This is a guest post from Eric A. Seibert, adapted from Disarming the Church: Why Christians Must Forsake Violence to Follow Jesus and Change the World (Eugene, OR: Cascade 2018)
In 1978, Michael Hart published an intriguing book titled The 100 in which he ranks the one hundred most influential people in history from his perspective.* Scientists, explorers, inventors, philosophers, and musicians populate the list, along with notable religious and political leaders, both ancient and modern. Hart devotes several pages to each person, explaining their significance and his rationale for their placement on the list. Among the top ten are many familiar names, including such luminaries as Buddha, St. Paul, Johann Gutenberg, and Albert Einstein.
Obviously, with a list like this, people are naturally curious about who takes first place. Who does Hart regard as the most influential person in all of human history? Is it Jesus? As the founder of Christianity (and God incarnate!) we might assume that Jesus must certainly be the most influential person of all time. But Jesus is not first on Hart’s list. Jesus does not even place second. Instead, Jesus comes in third. He is outranked by Isaac Newton in the number two spot and the Prophet Muhammad who tops the list. Why is this? “The impact of Jesus on human history is so obvious and so enormous,” writes Hart, “that few people would question his placement near the top of this list. Indeed, the more likely question is why Jesus, who is the inspiration for the most influential religion in history, has not been placed first” (Hart, The 100, 4).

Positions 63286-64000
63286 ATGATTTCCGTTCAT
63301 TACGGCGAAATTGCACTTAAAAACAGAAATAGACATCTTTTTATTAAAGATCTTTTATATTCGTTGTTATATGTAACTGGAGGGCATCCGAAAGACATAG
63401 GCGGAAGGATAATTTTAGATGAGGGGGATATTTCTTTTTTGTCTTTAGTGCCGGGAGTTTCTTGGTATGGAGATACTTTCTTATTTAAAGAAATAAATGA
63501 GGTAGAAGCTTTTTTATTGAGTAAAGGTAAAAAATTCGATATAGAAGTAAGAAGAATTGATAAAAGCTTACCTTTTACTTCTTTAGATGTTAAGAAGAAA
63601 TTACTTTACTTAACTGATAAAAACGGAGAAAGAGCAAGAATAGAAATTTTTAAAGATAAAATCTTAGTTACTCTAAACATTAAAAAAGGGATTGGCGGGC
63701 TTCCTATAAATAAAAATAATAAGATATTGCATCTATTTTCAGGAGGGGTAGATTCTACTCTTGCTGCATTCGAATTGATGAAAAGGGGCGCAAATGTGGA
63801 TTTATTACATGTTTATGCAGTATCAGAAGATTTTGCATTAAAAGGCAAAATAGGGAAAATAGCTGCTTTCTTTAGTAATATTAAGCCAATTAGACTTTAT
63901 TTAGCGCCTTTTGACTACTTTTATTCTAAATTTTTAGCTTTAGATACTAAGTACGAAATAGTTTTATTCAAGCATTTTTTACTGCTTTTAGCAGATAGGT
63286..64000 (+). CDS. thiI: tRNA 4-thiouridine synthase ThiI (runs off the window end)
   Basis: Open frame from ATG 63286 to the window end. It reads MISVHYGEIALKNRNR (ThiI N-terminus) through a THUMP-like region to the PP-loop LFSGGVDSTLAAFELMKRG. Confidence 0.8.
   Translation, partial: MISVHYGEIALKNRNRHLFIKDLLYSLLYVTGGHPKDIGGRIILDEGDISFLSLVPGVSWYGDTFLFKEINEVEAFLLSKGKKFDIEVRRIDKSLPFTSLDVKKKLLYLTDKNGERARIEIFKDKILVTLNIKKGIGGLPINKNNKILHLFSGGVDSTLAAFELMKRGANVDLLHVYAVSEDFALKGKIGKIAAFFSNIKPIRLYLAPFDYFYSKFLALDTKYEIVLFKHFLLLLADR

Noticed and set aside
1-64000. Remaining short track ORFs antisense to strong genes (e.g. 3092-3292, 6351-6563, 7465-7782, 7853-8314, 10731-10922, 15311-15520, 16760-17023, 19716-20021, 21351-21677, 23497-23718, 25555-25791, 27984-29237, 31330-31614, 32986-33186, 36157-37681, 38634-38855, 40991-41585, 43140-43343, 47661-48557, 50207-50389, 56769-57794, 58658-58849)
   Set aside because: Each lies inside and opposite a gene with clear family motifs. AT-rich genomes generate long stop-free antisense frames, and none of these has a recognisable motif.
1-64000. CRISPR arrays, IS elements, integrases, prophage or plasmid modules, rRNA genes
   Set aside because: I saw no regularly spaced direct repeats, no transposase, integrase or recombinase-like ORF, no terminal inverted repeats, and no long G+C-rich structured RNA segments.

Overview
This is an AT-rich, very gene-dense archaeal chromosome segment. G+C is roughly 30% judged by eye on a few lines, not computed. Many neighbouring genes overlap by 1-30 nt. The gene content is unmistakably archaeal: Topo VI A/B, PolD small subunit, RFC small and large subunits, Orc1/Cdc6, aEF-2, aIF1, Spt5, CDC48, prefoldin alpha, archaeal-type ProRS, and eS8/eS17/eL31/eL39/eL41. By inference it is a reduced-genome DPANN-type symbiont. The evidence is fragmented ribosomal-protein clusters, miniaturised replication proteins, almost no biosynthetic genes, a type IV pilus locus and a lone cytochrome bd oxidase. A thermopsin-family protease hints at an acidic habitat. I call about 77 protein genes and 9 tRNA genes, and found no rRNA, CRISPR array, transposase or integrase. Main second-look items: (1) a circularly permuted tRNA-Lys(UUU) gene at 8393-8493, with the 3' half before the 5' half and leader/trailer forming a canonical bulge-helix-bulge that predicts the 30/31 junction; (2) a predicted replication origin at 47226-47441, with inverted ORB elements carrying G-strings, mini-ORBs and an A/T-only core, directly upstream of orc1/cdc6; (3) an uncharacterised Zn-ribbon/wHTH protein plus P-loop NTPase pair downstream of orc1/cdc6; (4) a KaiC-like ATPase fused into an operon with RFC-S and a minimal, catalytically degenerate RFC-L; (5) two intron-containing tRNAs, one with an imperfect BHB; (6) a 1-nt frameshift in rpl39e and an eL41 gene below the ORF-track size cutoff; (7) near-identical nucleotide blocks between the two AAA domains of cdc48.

Hart answers this question at the end of his essay about Jesus. After referencing Jesus’ teachings from the Sermon on the Mount about turning the other cheek, loving enemies, and praying for persecutors (Matt 5:39, 43–44)—which many believe to be Jesus’ clearest and most direct teaching about nonviolence—Hart offers this explanation for Jesus’ third place finish:
Now, these ideas—which were not a part of the Judaism of Jesus’ day, nor of most other religions—are surely among the most remarkable and original ethical ideas ever presented. If they were widely followed, I would have had no hesitation in placing Jesus first in this book.
But the truth is that they are not widely followed. In fact, they are not even generally accepted. Most Christians consider the injunction to “Love your enemy” as—at most—an ideal which might be realized in some perfect world, but one which is not a reasonable guide to conduct in the actual world we live in. We do not normally practice it, do not expect others to practice it, and do not teach our children to practice it. Jesus’ most distinctive teaching, therefore, remains an intriguing but basically untried suggestion. (Hart, The 100, 20–21, emphasis original)